Aristide Maillol began to sculpt relatively late in life, he was already in his forties. By that time, he had struggled with his artistry for twenty years under hardship and poverty. As a young man, he took several attempts before he was admitted to the École des Beaux-Arts. His passion was painting but found no success in this area. In the 1890s he became acquainted with Paul Gauguin who came to have a great importance for Maillol as an artist. With Gauguin’s encouragement, he began to create imagery that aroused appreciation and he could even use some of the work for some of the work. Just as the success seemed close, he suffered from temporary visual impairment, which was probably caused by over-effort. This forced him to abandon the image weave in favor of the more tactile three-dimensional creation. Although he had previously only sporadically studied sculpture and basically only possessed elementary knowledge, he quickly found in his sculpture his own unique way of expression. Amazingly, a mature and full-fledged artistry emerged. Within a couple of years he had developed the motif that came to occupy him during the rest of his life – the female body in various variations.

The 19th century sculpture tradition was largely based on realism with a great measure of narration, which also included the use of metaphors, symbols and attributes. At the turn of the century, Auguste Rodin was the dominant sculptor. His powerful work is characterized by twisted, almost embarrassed forms and can be considered as a combination of two of the great currents of that time, realism and symbolism. Most young sculptors during the late 19th century were under the influence of his art and teachings. Perhaps Maillol’s distinctive art had not found its distinctive character if he, as a young man, applied to the sculpture as a means of expression and thus possibly also ended up in Rodin’s doctrine. Maillol’s simplified, static sculptures completely broke in the 19th century. With their silent, closed massive shapes, they defy all attempts at interpretation. His goal was that art would not be descriptive or use metaphors, but rather represent a quest for simplification of forms to express the synthesis of the object.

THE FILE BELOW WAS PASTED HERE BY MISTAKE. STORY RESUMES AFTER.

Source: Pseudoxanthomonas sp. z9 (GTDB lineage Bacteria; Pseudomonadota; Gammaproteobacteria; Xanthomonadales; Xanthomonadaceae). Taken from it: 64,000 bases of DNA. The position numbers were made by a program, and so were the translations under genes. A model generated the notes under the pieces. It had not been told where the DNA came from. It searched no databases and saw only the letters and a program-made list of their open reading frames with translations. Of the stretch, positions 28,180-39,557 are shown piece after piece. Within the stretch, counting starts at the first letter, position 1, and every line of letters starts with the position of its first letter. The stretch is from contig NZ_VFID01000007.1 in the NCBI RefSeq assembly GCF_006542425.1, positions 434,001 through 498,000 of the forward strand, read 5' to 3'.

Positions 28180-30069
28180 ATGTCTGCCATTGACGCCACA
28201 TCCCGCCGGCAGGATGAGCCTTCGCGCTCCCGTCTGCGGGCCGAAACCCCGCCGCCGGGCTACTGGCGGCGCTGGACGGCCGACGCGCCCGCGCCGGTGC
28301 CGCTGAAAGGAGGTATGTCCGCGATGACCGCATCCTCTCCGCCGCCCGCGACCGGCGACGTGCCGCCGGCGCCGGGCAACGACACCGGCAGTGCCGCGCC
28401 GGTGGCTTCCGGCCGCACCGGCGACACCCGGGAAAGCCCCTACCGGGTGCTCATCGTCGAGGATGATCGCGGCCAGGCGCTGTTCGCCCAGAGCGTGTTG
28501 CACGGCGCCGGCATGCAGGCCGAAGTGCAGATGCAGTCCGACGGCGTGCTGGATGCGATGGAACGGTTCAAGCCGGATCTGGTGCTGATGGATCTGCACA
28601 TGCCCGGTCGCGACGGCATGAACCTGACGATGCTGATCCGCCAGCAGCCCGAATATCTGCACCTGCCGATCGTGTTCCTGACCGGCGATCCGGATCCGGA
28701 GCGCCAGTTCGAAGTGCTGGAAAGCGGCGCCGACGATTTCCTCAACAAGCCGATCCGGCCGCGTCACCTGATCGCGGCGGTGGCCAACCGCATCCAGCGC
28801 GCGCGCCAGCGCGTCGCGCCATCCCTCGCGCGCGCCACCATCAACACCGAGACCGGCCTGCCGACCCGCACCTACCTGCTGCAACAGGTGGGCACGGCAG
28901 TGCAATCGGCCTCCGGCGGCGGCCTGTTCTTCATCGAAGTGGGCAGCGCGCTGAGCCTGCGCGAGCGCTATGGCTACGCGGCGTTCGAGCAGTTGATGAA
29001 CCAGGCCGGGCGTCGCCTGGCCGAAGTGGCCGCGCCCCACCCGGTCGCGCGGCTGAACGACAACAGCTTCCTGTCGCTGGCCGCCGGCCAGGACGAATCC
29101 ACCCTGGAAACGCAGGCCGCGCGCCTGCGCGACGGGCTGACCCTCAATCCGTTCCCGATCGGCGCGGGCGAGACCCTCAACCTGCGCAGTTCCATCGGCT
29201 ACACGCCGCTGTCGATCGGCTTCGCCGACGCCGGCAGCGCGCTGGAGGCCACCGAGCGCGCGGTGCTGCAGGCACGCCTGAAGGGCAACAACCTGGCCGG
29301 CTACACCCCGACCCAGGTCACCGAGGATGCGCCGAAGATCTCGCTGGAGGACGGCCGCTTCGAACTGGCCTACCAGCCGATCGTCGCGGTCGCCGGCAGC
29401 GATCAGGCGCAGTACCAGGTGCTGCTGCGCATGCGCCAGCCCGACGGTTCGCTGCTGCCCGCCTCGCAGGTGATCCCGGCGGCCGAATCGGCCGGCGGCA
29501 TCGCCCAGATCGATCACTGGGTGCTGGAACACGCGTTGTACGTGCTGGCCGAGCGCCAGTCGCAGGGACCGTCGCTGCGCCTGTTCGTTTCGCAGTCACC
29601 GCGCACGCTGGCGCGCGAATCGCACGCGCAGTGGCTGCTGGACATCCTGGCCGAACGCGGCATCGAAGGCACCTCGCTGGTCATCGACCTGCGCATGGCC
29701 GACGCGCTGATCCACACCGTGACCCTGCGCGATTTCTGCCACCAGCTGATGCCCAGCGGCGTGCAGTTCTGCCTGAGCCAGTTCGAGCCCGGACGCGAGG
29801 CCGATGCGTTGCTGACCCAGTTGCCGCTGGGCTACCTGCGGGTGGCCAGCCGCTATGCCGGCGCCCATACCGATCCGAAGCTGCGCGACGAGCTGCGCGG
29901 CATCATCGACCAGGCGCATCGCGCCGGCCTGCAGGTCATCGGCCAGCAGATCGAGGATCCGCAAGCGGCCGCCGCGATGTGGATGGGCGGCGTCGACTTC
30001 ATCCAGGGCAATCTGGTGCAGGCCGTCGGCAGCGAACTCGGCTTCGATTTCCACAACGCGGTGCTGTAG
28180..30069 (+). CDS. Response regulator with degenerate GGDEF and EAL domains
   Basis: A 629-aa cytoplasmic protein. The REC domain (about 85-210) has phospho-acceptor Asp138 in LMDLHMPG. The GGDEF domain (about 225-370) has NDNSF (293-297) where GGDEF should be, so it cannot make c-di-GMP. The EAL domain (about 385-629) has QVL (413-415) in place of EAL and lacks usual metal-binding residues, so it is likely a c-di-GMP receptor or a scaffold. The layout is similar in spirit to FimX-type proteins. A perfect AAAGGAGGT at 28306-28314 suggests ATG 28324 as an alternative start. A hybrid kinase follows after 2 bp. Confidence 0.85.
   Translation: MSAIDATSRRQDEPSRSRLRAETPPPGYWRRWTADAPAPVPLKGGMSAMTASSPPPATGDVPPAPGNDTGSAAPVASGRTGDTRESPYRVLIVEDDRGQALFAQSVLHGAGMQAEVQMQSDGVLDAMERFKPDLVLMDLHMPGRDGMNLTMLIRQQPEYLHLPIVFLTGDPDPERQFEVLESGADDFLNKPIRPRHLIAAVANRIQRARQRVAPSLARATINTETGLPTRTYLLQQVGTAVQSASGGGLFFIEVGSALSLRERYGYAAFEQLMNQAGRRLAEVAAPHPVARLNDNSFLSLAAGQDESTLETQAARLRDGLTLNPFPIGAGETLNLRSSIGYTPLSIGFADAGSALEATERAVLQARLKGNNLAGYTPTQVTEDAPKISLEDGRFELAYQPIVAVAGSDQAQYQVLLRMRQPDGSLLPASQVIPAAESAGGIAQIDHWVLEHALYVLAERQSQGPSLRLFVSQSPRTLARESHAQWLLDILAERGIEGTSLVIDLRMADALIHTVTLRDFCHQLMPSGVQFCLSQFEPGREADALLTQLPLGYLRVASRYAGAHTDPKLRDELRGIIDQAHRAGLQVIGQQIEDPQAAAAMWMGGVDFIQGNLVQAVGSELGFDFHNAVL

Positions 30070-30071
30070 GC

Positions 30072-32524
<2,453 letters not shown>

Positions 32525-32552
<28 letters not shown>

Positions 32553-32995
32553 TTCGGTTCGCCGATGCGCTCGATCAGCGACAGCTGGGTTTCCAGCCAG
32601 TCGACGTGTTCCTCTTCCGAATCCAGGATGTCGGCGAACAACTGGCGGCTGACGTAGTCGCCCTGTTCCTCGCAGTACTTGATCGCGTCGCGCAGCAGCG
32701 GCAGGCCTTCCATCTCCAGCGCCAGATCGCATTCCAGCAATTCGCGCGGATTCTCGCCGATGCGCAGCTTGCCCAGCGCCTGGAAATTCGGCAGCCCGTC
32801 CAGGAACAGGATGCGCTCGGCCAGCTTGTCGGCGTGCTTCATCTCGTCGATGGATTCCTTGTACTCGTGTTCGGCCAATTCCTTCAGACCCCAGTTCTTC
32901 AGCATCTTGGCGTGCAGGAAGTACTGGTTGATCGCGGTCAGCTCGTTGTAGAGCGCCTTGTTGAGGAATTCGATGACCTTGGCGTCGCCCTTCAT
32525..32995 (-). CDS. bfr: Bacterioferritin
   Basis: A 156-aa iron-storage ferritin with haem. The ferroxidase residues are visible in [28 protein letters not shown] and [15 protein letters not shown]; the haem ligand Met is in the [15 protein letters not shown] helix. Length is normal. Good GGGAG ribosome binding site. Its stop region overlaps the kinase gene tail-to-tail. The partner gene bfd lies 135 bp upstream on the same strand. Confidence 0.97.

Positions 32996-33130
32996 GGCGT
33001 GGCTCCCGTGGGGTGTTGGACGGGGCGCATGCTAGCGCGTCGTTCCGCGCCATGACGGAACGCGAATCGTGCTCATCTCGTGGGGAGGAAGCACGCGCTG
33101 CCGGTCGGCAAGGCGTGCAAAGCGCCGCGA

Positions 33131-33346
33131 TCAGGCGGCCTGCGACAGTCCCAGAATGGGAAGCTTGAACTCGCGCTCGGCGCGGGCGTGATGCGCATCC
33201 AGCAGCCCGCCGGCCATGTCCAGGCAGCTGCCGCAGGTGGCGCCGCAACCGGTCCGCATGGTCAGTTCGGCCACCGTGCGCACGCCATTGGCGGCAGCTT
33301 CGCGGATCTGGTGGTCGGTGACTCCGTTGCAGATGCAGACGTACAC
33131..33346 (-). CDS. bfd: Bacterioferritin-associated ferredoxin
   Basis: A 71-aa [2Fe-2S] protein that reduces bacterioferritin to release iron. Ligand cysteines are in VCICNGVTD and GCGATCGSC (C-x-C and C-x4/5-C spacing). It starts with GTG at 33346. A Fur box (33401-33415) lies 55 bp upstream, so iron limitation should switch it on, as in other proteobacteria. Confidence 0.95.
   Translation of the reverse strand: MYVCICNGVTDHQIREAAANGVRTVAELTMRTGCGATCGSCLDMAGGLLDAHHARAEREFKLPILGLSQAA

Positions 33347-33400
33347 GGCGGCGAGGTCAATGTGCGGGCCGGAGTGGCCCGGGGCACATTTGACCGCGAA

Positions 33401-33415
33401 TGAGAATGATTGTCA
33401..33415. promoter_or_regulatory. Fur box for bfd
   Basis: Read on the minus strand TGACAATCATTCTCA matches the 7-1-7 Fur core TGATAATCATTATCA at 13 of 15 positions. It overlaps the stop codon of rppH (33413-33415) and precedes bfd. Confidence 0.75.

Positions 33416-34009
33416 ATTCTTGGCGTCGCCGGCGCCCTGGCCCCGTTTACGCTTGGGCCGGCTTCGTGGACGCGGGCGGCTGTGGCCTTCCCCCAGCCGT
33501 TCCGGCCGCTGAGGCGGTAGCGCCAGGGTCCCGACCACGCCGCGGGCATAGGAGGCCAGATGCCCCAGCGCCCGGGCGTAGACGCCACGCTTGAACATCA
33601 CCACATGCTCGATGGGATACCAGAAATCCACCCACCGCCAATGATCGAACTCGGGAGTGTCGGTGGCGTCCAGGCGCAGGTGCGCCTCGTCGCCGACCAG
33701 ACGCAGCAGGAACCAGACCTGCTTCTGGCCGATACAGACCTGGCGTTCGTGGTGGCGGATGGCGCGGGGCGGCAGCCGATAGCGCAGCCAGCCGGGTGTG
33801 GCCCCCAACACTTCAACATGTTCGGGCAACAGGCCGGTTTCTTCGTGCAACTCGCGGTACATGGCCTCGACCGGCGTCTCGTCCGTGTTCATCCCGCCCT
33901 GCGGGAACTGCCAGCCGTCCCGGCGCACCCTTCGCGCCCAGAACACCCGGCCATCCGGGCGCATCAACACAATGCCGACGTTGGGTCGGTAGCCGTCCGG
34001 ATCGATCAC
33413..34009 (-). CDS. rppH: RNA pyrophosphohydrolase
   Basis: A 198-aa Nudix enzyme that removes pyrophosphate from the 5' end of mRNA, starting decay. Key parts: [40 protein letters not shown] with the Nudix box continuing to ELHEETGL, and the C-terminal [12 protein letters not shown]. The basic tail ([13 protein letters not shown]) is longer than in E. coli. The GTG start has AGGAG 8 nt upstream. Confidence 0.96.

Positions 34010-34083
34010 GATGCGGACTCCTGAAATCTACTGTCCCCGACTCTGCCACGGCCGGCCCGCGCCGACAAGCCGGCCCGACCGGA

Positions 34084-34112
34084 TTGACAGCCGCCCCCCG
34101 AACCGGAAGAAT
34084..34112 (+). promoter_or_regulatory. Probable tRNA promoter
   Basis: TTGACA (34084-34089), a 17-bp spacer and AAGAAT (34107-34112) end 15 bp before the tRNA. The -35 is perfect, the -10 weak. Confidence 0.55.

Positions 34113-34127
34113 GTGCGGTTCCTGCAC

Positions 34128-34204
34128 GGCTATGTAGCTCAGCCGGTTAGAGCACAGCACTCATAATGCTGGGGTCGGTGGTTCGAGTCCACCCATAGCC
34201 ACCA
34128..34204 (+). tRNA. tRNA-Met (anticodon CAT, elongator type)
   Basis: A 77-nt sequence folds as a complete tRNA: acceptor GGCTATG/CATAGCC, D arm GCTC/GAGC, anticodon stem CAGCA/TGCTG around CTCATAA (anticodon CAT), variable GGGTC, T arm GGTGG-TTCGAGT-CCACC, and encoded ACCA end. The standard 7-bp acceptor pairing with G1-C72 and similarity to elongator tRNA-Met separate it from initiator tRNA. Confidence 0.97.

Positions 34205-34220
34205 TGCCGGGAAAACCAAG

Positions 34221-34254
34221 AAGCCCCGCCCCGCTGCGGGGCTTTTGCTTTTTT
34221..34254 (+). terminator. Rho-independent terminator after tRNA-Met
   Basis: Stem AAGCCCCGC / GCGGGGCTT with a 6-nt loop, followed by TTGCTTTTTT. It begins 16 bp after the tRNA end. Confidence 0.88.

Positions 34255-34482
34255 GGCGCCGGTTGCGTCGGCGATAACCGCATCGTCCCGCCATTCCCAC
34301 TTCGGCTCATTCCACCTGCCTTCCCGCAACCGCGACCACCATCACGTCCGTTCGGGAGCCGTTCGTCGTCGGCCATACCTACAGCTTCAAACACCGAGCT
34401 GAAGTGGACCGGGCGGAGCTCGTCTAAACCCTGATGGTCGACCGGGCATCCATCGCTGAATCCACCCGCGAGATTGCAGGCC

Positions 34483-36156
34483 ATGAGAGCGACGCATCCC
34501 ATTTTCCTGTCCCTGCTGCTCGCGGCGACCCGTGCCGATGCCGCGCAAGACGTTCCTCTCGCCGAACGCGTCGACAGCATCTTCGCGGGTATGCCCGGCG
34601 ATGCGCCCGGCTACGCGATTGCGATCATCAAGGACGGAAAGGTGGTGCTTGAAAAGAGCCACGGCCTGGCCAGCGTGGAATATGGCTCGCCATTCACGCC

“When nations grow old […] art gets complicated and soft. We have to try to become young again and work in all innocence. That’s what I’m trying to do. And that’s why I had some success, because this is a period when people are trying to return to the primitive. In myself work as if nothing ever existed, as if I had never learned anything. I am the first ever to make sculpture. ”

Maillol dies in 1944 in the suites after a car accident. He was 83 years old and had been active in many artistic branches, such as painting, carving, pottery, book illustration and image weaving. However, it is as a sculptor he made the deepest impression in art history. He performed several public assignments and eventually won both national and international fame.

Aristides Maillol’s renewal of the art of sculpture creates a synthesis between ancient human art and the future abstract art. His sculptures thus became an intersection that connects the beginning of art with its future promise.

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